I wouldn't have paid $20 for a hardcover copy of this book; I checked it out from the library. And I don't begrudge the time I spent reading it because I learned something. And that's really all you're supposed to get from this little book.
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39 of 41 people found the following review helpful
WHY SMART PEOPLE MAKE BIG MONEY MISTAKES is full of examples of decisions you might have to make. You get to choose an option, and then the authors tell you what you should have chosen. This is a great learning technique to bring home the lessons of this superb book. The authors point out several biases that most people have about money (such as it's okay to blow certain money, but not other money -- all money is really the same), themselves (people always overrate their abilities and get taken as a result), and circumstances (even people who got an A in statistics will usually misanalyze the risks they take). Since money is ultimately about math, a lot of your lifetime income and earning potential is lost in the process of following these biases. This book could make or save you a million dollars. You cannot afford not to read it. I was reminded of a parallel book on the same sorts of problems about bad thinking habits as they apply to work situations called "The 2,000 Percent Solution" which you should also read. If you use the lessons of both books, you will be enormously better off financially in your lifetime. It'll be like owning the casino, instead of losing money in it. Good luck!
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Most Recent Customer Reviews
4.0 out of 5 stars ... years old and is still a very insightful and useful.
This book is 15 years old and is still a very insightful and useful.
Published 29 days ago by vap
2.0 out of 5 stars I expected more
Took away very little from this book. Didn't find anything in this book that would cause me to modify my behavior regarding financial decisions.
Published 1 month ago by steven
5.0 out of 5 stars Very useful handboom
This book is very useful and easy to read for the practitioner and the academician. As the title implies, even the smartest people can make money mistakes.
Published 13 months ago by Beatrice
4.0 out of 5 stars Manage your "humanity". Improve you investing results.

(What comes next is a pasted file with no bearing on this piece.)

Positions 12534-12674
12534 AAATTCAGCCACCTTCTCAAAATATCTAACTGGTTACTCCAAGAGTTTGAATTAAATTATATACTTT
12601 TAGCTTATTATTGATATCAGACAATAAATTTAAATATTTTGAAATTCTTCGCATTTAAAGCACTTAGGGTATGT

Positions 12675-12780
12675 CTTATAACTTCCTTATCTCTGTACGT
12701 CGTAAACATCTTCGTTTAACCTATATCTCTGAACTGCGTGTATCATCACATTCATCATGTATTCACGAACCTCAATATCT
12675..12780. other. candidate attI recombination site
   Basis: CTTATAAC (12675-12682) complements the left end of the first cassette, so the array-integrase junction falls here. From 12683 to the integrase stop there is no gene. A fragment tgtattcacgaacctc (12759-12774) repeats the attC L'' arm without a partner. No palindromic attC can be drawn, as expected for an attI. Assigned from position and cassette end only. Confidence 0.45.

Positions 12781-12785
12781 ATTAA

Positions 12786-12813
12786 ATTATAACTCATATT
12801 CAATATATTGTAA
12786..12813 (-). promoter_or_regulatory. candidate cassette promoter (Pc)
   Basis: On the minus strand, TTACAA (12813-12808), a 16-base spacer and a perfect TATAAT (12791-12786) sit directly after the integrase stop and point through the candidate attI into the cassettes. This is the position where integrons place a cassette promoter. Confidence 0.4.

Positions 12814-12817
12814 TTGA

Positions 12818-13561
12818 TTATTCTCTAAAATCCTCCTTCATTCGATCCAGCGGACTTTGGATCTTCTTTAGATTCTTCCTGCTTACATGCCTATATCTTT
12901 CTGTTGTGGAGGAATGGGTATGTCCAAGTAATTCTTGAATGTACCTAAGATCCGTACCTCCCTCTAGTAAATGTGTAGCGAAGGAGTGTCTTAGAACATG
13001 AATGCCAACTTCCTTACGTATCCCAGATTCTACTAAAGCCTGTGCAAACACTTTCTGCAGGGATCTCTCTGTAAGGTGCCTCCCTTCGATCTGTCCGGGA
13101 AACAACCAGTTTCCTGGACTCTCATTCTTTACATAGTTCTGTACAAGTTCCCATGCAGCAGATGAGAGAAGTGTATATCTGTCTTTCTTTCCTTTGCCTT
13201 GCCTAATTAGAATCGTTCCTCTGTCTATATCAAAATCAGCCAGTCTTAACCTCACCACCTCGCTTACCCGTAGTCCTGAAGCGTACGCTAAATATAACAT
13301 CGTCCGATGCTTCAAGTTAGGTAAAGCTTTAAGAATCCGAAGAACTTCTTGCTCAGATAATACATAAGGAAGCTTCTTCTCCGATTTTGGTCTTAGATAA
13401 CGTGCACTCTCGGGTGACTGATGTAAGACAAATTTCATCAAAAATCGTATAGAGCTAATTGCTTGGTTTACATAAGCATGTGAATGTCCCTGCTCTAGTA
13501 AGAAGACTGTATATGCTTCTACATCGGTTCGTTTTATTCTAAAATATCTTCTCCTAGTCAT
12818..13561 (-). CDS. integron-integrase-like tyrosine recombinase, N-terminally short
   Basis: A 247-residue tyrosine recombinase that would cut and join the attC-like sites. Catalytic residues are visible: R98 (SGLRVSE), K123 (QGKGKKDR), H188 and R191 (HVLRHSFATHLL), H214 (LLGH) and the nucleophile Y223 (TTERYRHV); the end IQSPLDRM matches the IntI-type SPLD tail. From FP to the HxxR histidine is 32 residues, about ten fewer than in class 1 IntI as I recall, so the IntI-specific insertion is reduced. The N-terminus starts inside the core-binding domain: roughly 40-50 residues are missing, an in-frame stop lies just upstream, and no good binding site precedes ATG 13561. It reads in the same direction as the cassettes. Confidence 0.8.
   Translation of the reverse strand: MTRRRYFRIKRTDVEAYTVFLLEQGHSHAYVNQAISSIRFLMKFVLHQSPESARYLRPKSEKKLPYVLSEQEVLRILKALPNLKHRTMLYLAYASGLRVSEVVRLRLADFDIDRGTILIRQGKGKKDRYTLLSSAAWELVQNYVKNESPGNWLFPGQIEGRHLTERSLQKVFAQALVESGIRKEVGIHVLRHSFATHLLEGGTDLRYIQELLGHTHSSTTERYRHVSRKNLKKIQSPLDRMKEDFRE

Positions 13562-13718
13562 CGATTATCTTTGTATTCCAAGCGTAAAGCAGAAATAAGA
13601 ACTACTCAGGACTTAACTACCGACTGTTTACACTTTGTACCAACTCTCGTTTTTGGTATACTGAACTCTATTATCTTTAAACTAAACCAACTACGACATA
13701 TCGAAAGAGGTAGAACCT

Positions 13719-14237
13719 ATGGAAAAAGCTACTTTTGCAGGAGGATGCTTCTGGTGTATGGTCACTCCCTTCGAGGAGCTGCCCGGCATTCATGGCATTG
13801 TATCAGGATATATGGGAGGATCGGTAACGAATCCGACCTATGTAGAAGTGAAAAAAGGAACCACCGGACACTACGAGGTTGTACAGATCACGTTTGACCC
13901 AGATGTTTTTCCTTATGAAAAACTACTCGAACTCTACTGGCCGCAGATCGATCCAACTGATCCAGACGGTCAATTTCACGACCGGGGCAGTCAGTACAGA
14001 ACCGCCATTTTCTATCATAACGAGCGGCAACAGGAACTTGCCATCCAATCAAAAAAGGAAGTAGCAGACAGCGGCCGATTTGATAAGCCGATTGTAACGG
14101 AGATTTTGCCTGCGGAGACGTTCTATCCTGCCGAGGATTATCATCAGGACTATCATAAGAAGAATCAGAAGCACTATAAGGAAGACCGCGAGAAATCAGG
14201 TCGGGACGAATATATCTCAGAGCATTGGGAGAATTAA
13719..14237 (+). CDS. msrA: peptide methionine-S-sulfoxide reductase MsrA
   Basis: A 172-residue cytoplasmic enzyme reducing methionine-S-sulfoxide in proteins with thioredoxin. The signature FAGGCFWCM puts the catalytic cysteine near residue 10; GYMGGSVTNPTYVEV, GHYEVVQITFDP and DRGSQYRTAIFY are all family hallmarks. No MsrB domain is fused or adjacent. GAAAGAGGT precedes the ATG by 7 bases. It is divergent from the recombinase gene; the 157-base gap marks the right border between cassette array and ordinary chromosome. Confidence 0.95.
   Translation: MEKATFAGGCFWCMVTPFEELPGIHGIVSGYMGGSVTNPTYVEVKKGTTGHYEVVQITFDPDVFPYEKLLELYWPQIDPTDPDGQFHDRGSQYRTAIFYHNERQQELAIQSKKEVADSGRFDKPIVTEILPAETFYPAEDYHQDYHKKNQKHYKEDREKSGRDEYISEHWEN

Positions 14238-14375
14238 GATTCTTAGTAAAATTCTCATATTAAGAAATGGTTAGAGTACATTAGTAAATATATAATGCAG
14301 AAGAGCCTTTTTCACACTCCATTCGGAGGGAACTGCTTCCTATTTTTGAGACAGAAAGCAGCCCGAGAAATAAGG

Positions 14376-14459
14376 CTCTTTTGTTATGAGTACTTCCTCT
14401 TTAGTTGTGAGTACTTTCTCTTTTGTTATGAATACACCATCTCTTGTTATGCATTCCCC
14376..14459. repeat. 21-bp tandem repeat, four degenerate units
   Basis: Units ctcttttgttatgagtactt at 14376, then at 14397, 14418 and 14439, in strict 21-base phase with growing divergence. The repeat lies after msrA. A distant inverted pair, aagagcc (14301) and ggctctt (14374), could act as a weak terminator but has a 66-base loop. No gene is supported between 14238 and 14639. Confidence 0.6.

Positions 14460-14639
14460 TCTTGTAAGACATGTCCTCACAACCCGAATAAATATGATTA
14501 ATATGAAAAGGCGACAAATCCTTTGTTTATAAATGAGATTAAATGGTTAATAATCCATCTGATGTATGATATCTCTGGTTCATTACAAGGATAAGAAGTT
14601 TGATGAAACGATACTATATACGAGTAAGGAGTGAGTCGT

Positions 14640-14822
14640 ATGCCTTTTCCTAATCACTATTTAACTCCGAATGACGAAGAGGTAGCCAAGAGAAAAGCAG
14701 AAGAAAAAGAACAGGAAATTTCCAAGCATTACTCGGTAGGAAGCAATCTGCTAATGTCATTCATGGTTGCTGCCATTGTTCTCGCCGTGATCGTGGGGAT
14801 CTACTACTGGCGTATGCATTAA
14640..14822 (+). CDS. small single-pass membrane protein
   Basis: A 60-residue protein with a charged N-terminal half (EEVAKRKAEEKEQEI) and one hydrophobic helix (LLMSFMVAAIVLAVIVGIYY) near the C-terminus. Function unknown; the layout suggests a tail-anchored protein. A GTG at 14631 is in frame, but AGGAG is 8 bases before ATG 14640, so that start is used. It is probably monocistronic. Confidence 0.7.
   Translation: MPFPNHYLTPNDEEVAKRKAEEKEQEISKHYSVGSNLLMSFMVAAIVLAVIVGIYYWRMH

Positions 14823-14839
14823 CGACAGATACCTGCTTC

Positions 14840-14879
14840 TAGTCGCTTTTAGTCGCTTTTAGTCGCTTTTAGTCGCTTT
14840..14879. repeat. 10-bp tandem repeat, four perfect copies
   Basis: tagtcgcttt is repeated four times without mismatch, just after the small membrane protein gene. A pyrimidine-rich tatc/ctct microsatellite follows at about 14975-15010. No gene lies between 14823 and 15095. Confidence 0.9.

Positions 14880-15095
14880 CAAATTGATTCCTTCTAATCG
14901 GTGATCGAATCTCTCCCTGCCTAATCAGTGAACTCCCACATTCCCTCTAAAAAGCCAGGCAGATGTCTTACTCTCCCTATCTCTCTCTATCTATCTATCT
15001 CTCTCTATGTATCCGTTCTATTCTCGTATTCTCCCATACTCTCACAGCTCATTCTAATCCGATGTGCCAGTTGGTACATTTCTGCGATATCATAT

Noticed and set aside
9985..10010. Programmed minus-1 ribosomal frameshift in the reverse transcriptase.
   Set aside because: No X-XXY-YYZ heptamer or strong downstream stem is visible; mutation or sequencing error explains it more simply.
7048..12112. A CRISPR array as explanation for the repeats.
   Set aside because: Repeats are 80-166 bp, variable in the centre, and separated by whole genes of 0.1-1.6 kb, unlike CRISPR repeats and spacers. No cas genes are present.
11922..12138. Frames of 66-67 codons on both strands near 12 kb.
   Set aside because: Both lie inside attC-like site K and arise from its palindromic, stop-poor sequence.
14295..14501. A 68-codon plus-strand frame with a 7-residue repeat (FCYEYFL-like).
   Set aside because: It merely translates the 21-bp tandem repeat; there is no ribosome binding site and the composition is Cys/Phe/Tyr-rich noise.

Gary Belsky exposes the real reasons why so many people lose the "investment game". Find out how and why your human behavior is your biggest threat to your investment... Read more
Published 15 months ago by RICHARD D STANLEY
5.0 out of 5 stars If you're interested in money and how your approach to money can...
I came to this book by way of recommendation from Ramit Sethi.

If you haven't read Ramit's book, I Will Teach You To Be Rich, go read it. Then come back here. Read more
Published on November 13, 2012 by akp23
5.0 out of 5 stars Lives Up To Title
This book changed how I valued my own possession and accounts, and it changed my money management behavior.

Don't buy it! Read more
Published on December 17, 2011 by Judah
4.0 out of 5 stars Good enough to require an index
This book is good enough to require an index, which it lacks. Someone was asleep at the switch.
Published on September 26, 2010 by G. Shadduck
5.0 out of 5 stars Excellent advice on money and life in general
This book was written over a decade ago but the authors' points are applicable to anyone at any time. Read more
Published on January 15, 2010 by Houman Tamaddon
5.0 out of 5 stars must read
One of the best books I have ever read. Very authentic and lucid.It has helped me clarify my financial decision making. Dr Anil Yadav, Delhi,India.
Published on December 29, 2009 by Amazon Customer
5.0 out of 5 stars Everyone made at least one of the Big Money Mistakes
When it comes to money we do strange things that are not logical at all. For example, how many times did we hear somebody paying over 20% of interest on a credit card debt and at... Read more
Published on August 12, 2009 by Mariusz Skonieczny